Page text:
Wednesday, September 8, 2010
Weight-loss Myths, Part 3
We do this because, without you knowing it, the media has brainwashed us into believing the world is flat, and that and the sun revolves around the earth, when it comes to exercise, nutrition, and weight-loss. Why do they do this? Well, according to ResearchWikis.com:
"The sports drinks market is approximately US $300 billion in terms of sales worldwide in 2005."
Need I say more?
Just like Galileo was persecuted because he said the earth revolves around the sun, we too get strange looks and sometimes heated tempers when we say things like:
"Drink chocolate milk instead of protein drinks; and eat all the carbs you want, even after 6 o'clock."
So, for the next few days we are going to share some weight-loss myths that the National Academy of Sports Medicine outlines in their "Solutions to Weight Management" course. So far, we've tackled the high-carb/low-protein diet, eating at night causes weight gain, and you have to exercise at a low intensity or you won't burn fat. Let's tackle three more today:
The More You Cut Calories, the More Weight You’ll Lose
Yes and no. This text has reviewed the physiology of weight loss, and we have seen that an energy deficit must be created for weight loss to occur. However, Health and Fitness Professionals should caution their clients against going too low. Most nutrition experts do not recommend an energy intake any lower than 1,200 calories, and even that may be too low for an active or very large person.
Very-low-calorie diets (VLCD) should be followed only under the supervision of a medical professional.
A VLCD is a doctor-supervised diet that typically uses commercially prepared formulas to promote rapid weight loss in patients who are obese. These formulas, usually liquid shakes or bars, replace all food intake for several weeks or months. VLCD formulas need to contain appropriate levels of vitamins and micronutrients to ensure that patients meet their nutritional requirements. People on a VLCD consume about 800 calories per day or less (14).
VLCD formulas are not the same as the meal replacements sold at grocery stores or pharmacies, which are meant to substitute for one or two meals a day. Over-the-counter meal replacements such as bars, entrées, or shakes should account for only part of one’s daily calories. There is a good amount of evidence, including a recent meta-analysis, that supports the use of meal replacements for weight loss and maintenance (15).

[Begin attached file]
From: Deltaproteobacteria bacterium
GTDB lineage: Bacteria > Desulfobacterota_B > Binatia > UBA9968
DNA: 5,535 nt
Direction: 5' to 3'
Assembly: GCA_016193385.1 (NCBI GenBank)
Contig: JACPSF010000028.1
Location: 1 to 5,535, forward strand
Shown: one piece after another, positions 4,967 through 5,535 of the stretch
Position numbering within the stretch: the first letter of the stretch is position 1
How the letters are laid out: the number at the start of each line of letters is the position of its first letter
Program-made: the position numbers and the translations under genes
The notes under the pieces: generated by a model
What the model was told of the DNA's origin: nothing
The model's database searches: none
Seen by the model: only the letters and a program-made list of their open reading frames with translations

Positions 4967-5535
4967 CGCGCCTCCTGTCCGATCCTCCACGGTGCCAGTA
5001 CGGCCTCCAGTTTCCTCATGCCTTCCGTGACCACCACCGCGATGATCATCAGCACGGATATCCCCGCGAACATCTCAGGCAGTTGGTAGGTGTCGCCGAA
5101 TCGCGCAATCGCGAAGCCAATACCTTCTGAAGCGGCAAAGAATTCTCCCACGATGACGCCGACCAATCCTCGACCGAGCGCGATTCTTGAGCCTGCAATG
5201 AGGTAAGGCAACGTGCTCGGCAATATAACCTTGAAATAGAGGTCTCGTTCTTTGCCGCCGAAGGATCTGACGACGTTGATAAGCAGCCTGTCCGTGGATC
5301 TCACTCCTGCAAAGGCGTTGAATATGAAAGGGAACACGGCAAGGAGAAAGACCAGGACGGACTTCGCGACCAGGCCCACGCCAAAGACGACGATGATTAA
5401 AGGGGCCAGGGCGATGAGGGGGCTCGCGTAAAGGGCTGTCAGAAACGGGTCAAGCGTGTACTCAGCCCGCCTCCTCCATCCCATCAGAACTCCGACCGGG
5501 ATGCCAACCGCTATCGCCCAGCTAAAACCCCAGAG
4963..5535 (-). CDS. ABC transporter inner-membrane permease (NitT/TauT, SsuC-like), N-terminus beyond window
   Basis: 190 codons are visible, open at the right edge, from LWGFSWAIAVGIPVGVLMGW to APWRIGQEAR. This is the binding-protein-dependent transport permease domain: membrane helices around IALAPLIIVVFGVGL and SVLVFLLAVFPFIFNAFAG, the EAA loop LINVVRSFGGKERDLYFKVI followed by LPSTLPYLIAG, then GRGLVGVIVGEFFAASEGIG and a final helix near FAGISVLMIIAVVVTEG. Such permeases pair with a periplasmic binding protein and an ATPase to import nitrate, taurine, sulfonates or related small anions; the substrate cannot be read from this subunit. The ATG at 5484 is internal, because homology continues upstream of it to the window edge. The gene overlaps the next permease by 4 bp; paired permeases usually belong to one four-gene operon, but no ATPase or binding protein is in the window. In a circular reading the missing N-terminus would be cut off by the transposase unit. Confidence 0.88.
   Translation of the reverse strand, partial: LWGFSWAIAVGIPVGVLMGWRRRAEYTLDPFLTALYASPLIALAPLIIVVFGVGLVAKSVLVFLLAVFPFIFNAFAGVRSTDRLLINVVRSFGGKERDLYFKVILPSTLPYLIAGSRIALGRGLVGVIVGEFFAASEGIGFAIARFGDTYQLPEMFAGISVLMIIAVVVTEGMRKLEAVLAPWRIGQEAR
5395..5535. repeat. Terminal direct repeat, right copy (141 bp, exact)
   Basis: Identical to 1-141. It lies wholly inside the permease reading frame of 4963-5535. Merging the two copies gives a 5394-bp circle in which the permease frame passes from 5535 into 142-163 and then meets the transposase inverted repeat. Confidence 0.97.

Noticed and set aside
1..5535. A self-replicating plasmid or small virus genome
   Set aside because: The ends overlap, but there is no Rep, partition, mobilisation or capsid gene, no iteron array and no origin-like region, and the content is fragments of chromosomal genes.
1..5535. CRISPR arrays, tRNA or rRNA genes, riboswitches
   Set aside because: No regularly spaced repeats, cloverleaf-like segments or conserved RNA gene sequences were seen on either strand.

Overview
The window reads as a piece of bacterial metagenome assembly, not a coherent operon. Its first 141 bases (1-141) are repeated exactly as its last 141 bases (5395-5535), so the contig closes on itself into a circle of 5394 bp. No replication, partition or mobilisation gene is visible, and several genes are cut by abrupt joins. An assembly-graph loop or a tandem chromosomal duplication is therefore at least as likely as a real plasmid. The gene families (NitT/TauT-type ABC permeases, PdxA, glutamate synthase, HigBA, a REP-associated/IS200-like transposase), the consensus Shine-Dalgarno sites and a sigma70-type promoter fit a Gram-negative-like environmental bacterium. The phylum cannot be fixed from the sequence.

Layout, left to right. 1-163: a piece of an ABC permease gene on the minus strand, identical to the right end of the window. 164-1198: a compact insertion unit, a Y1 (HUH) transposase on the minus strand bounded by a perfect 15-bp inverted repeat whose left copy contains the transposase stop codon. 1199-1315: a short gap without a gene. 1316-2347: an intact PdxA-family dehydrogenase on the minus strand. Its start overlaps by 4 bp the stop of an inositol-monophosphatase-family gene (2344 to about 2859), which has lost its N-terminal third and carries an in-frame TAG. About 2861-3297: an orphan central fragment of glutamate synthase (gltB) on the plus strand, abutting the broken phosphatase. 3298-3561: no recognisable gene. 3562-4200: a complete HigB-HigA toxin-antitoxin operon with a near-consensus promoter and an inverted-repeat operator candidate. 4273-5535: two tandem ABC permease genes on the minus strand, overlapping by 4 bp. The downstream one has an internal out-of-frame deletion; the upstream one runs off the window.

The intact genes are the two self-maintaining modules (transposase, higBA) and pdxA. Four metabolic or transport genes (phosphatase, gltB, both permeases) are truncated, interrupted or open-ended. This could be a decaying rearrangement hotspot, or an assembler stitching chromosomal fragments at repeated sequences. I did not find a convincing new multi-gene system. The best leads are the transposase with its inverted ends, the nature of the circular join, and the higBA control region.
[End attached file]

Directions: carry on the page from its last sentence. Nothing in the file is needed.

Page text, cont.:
When used under proper medical supervision, VLCDs may produce significant short-term weight loss in patients who are moderately to extremely obese. VLCDs should be part of a comprehensive weight loss treatment program that includes behavioral therapy, nutrition counseling, and physical activity. Additionally, long-term maintenance of weight lost with VLCDs is poor and no better than other forms of obesity treatment. Incorporation of behavioral therapy and physical activity in VLCD treatment programs seems to improve weight-loss maintenance (14).
Chapter 3, “Physiology of Weight Control” provided guidelines for estimating daily calorie needs, and those should be used when counseling clients on the dangers of restricting calories below recommended levels. Some of the risks of following an overly restrictive diet include:
• Increased risk of malnutrition.
• Poor energy and inability to complete the essential fitness program.
• A behavioral “pendulum” swing—an inability to reintroduce “forbidden foods” in a moderate manner.
• Reports from patients on a VLCD for 4 to 16 weeks of minor side effects such as fatigue, constipation, nausea, or diarrhea. The most common serious side effect is gallstone formation. People who are obese, especially women, are at a higher risk of getting gallstones, and they are even more common during rapid weight loss (14).
Health and Fitness Professionals should discourage overly restrictive programs advocating less than 1,000 to 1,200 calories per day, and support safe, maintainable weight loss by means of more healthful eating, smaller portions and increased activity.
Certain Foods, Like Grapefruit, Celery, or Cabbage Soup Can Burn Fat and Make You Lose Weight
These programs, often called “negative-calorie diets,” suggest that somehow certain foods create a negative energy balance. Recall from Chapter 3, “Physiology of Weight Control”, that, while there is a metabolic cost of digesting, absorbing, and transporting nutrients (called the thermal effect of feeding or TEF), experts do not consider it significant to weight loss. “Negative-calorie” diets are often disguised very-low-calorie diets that produce weight loss because of their severe energy restriction, not nutrient biochemistry. Additionally, most of these diets are limited to a small number of foods and do not provide adequate macro or micronutrients.
Low Fat or Fat Free Means “No Calories”
While this misunderstanding was more dominant during the low-fat 1980s and early 1990s, the premise has again taken hold with the “low-carb/no-carb” craze. The two share the same fallacy that if a product is “fat-free” or “low-carb” it is somehow calorie-reduced, or even calorie-free. The inverse is often true, as fat-free and low-carb products often contain large amounts of sugar, protein, or fat. Recall that any nutrient eaten in excess of the body’s needs (thus resulting in a calorie surplus) will be converted and stored as fat. Clients should be encouraged to follow healthy eating guidelines rather than to declare diabolic a single nutrient category in hopes of weight loss. However, if these foods help reduce total calorie intake, weight loss may occur provided that the total daily intake is less than calories expended.
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